For a brief time in an embarrassing moment during my childhood, I played the role of a Sony Fan Girl. Like most people who have no clue what they're talking about due to sinful ignorance, I loudly decried Nintendo without ever really investing the time to play a Nintendo game. It was purely brilliant reasoning, I know.
I had been exposed to the NES and SNES prior in my very inexperienced and short, Nintendo life. My cousins owned the systems while my family had a Commodore 64. Ah yes, I had my start as a PC Master Race player (yeah, right. No really, I know absolutely nothing about PC Gaming) and then made my way to the grey, dirty enticing… glow (?) of the Sony Playstation: with its promises to bring me a Flower Girl, and a fight for possession and control over evil in Soul Blade.
My inability to make any sort of sense during my Nintendo bashing days got me into a tiff with a friend at the time. It was a silly, sort-of-serious argument that turned nasty when I dismissed Nintendo for Sony.
And the year I bought an N64, I ate humble pie.
It was not The Legend of Zelda: Ocarina of Time that had me singing Nintendo's praises, but Majora's Mask that did.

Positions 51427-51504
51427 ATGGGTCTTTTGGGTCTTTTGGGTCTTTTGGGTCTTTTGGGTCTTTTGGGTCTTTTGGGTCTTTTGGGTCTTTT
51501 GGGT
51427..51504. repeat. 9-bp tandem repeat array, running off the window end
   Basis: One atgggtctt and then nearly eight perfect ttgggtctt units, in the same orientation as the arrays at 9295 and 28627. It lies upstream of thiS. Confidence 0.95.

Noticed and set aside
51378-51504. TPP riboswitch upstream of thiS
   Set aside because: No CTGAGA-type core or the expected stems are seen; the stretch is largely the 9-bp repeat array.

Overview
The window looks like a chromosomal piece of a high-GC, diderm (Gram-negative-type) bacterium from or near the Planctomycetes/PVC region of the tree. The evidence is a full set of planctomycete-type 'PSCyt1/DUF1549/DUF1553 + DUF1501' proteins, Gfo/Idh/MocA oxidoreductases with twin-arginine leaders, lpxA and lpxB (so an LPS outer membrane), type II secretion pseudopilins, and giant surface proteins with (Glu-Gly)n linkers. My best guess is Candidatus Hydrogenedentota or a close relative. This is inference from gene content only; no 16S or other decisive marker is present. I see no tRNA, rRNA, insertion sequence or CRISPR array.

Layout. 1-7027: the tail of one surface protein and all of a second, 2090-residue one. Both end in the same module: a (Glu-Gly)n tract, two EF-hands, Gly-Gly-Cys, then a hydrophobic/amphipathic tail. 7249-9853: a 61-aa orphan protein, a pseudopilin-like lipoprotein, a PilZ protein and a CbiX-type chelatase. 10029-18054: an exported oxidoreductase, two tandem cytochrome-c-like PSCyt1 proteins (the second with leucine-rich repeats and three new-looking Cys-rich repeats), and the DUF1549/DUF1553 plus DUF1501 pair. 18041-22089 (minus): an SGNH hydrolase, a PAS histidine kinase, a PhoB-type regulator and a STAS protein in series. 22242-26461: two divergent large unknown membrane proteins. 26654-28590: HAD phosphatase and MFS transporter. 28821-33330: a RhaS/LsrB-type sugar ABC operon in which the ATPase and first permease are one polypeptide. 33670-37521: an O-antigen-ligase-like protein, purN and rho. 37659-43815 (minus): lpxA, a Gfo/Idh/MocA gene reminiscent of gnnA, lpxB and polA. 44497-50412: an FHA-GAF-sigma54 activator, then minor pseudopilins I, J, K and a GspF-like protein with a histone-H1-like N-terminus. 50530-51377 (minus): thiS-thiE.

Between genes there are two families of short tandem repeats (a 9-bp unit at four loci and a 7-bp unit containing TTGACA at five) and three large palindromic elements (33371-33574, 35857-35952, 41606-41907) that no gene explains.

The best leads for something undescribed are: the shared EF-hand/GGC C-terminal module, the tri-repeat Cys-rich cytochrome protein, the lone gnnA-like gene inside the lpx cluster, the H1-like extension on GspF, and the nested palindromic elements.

Majora's Mask remains to this day, the one game I have played of any system, that I herald as the most inventive, fun and terrifying game, all in the same breath.
I have been reformed in many ways since my earlier childhood shame. For me, as I think should be true for anyone with a love in this media: it's about the games. Your preferences are your own and it goes without saying that a good game is a good game, no matter what the system or developer.
It's about that sense of exploration. It's about that joy of immersion and even if there may sometimes be a lemon in the batch, it should be about consistency in high quality gaming.
I gained so much over the years, with Nintendo playing a major role in creating many of the memories I cherish.
Like any long standing relationship, the problems that familiarity bring can sometimes no longer be ignored.
I wanted to love The Legend of Zelda: A Link Between Worlds.
I should have loved it.
It has everything anyone could ever want in a game from the series: the temple designs are wonderful; the soundtrack is genius and it is a game that could easily be recommended to anyone as a fantastic addition to any 3DS library.
But in being truthful to myself, I found that I could not wholeheartedly do so.
The moment my sister expressed interest in starting an adventure of her own, I was pleased. She is usually not one to play these sort of games on her own, preferring to cheer me on or have the occasional laugh at my expense from the sidelines. Having completed my own file, I knew she would have little problems setting out on her own without much guidance from me.